insanity

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insanity

 [in-san´ĭ-te]
a medically obsolete term for mental derangement or disorder. Insanity is now a purely legal term, denoting a condition due to which a person lacks criminal responsibility for a crime and therefore cannot be convicted of it. adj., insane´.

in·san·i·ty

(in-san'i-tē), This is a legal term denoting mental incompetence and moral irresponsibility but having no specific medical meaning.
1. An outmoded term referring to severe mental illness or psychosis.
2. In law, the degree of mental illness that negates the patient's legal responsibility or capacity.
[L. in- neg. + sanus, sound]

insanity

/in·san·i·ty/ (in-san´it-e) a legal term for mental illness of such degree that the individual is not responsible for his or her acts.insane´

insanity

[insan′itē]
Etymology: L, in, not, sanus, sound
Usage notes: (informal)
a term used more in legal and social than in medical terminology. It refers to those mental illnesses that are of such a serious or debilitating nature as to interfere with one's capability of functioning within the legal limits of society and performing the normal activities of daily living.
Forensics A legal and social term for a condition that renders the affected person unfit to enjoy liberty of action, because of the unreliability of his behaviour with concomitant danger to himself and others; insanity denotes, by extension, a degree of mental illness that negates legal responsibility for one’s actions
Psychiatry A vague obsolete term for psychosis

insanity

Forensic medicine A legal and social term for a condition that renders the affected person unfit to enjoy liberty of action, because of the unreliability of his behavior with concomitant danger to himself and others; insanity denotes, by extension, a degree of mental illness that negates legal responsibility for one's actions. See Psychosis, Temporary insanity Psychiatry A vague obsolete term for psychosis.

in·san·i·ty

(in-san'i-tē)
1. A nonmedical term referring to severe mental illness or psychosis.
2. law That degree of mental illness that negates the person's legal responsibility or capacity.
[L. in- neg. + sanus, sound]

insanity

A legal rather than a medical term, implying a disorder of the mind of such degree as to interfere with a person's ability to be legally responsible for his or her actions. The term is little used in medicine but might equate to PSYCHOSIS. A defence of insanity, in law, is governed by the McNaughten Rules. These state, in part, ‘The jurors ought to be told in all cases that every man is presumed to be sane and to possess a sufficient degree of reason to be responsible for his crimes, until the contrary be proved to their satisfaction: and that to establish a defence on the grounds of insanity, it must be clearly proved that, at the time of the committing of the act, the party accused was labouring under such a defect of reason, from disease of the mind, as not to know the nature and quality of the act he was doing or, if he did know it, that he did not know he was doing what was wrong.’
References in periodicals archive ?
Another explanation for the different verdicts might be the agreement by all of the psychiatrists in the Laney and Diaz cases that the mothers were legally insane, whereas the psychiatrists did not agree on sanity in Yates's case.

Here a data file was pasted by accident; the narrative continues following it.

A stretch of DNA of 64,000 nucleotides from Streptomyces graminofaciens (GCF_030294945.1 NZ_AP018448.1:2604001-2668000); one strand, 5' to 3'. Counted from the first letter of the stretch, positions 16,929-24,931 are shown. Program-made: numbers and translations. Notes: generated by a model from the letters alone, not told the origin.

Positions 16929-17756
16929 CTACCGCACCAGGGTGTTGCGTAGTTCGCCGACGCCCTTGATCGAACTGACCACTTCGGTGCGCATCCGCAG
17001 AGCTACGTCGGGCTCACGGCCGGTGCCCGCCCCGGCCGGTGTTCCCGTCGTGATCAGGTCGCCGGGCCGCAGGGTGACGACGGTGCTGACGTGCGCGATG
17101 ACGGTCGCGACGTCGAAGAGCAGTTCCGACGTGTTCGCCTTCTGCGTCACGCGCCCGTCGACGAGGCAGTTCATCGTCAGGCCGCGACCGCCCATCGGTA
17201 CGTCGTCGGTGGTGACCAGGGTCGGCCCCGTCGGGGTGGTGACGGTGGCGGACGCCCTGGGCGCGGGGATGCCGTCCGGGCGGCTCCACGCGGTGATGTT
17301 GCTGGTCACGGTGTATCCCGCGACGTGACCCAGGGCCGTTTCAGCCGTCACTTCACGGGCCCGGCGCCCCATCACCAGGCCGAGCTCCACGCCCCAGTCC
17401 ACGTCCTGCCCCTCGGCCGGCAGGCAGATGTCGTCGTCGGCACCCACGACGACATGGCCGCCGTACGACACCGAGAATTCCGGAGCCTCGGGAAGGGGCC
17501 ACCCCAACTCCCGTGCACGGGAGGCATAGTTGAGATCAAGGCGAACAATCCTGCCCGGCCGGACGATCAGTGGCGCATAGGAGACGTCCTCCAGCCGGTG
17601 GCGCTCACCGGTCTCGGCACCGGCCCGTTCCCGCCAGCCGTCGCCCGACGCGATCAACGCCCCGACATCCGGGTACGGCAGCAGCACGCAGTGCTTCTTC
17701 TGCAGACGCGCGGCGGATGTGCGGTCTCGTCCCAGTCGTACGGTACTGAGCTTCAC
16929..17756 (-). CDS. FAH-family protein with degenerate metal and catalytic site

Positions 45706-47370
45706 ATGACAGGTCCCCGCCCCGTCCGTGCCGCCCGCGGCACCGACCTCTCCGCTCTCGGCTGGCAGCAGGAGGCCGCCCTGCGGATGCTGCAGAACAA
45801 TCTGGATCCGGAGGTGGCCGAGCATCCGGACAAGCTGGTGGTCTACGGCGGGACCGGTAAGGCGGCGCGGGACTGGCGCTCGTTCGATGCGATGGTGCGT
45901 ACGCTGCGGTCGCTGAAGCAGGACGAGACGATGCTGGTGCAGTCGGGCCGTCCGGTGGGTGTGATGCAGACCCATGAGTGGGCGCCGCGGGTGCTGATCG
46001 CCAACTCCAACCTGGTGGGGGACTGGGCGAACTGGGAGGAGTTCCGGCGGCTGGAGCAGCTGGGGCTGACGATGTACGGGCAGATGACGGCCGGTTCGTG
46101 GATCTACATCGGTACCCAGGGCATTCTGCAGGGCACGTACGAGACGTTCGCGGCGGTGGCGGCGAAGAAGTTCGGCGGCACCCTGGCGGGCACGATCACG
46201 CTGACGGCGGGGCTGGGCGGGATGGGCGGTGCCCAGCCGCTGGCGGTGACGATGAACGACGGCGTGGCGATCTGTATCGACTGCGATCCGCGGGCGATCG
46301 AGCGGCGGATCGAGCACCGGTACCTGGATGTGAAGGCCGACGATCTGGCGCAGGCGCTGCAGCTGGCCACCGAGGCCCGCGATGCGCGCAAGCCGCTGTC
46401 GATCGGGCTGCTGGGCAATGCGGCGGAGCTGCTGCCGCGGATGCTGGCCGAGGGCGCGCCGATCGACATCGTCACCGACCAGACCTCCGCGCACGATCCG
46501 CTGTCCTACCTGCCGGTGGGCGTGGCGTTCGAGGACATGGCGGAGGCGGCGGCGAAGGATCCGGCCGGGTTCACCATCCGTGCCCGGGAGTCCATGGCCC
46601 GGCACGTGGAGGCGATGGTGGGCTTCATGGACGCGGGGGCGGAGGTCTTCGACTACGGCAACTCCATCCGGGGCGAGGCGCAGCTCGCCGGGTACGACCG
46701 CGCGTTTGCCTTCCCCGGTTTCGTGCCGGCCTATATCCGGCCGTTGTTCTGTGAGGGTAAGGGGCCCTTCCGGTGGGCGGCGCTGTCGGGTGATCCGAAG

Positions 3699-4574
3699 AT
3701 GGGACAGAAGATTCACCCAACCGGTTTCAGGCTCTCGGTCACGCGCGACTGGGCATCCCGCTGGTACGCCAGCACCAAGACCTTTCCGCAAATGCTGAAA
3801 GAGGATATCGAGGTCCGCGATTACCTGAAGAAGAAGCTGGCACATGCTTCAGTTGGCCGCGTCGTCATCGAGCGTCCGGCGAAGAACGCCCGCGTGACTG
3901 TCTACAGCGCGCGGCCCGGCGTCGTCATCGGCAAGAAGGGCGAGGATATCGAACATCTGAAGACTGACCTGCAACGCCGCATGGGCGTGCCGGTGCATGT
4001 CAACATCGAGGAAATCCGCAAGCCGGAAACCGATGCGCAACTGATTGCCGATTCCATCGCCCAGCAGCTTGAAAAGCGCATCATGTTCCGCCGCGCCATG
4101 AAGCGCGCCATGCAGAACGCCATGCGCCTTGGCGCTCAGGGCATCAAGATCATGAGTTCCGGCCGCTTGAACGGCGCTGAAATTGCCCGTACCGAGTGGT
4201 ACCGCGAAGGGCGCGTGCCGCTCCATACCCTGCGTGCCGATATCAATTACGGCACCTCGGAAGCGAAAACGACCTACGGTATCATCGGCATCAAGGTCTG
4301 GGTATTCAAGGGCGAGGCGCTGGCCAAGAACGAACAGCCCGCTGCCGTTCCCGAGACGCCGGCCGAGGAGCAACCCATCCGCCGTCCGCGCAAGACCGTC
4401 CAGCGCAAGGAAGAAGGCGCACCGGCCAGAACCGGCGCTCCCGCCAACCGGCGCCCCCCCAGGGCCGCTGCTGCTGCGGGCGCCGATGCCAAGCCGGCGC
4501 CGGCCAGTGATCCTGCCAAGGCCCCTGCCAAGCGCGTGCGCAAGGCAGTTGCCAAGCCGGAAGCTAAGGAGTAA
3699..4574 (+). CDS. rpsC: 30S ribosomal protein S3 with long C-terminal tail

115) Thus, unable to appreciate the nature and quality of criminal actions or to resist acting on criminal impulses, paranoid schizophrenics will often qualify as legally insane actors under the different insanity tests.
com/news/topstories/article/195985/250/Red-Bull-Killer-not-guilty-by-reason-of-insanity) WTSP News reported that four doctors agreed that Coffeen had lost touch with reality and was legally insane when he killed his father.
Although the social worker could not provide an opinion that the defendant was legally insane, the dissent argued that he could testify that there was a non-drug-induced cause of the defendant's psychosis and, together with the expert's testimony, this and the other lay testimony provided a sufficient basis for the defendant to establish a prima facie case for an insanity defense.
However, defense attorney Robert Hutchings did subsequently notify the court in writing that he plans to present evidence that proves O'Callaghan was legally insane at the time of the shooting.
Psychiatrists are now assessing whether he is legally insane, as prosecutors seek to bring him to trial next year.
Ronald Reagan's would-be assassin--led to tighter control over such pleas and specifically the change in Federal courts to the presumption being that the accused is not legally insane.
The State of Washington has adopted the M'Naghten test and will find a defendant legally insane if the defendant can establish that as a result of mental disease or defect the defendant was unable to perceive the nature and quality of the act or was unable to tell the difference between right and wrong with respect to the particular act charged.
Medford was declared legally insane in 2002 and was sent to a state hospital.
So those not legally insane but still mentally ill often find themselves being shuttled between prisons and psychiatric hospitals - two institutions with profoundly different missions.
In 1974 she was freed after the state's high court found her legally insane, meaning her sentence was commuted.
Soiu was declared legally insane and sent to a psychiatric facility.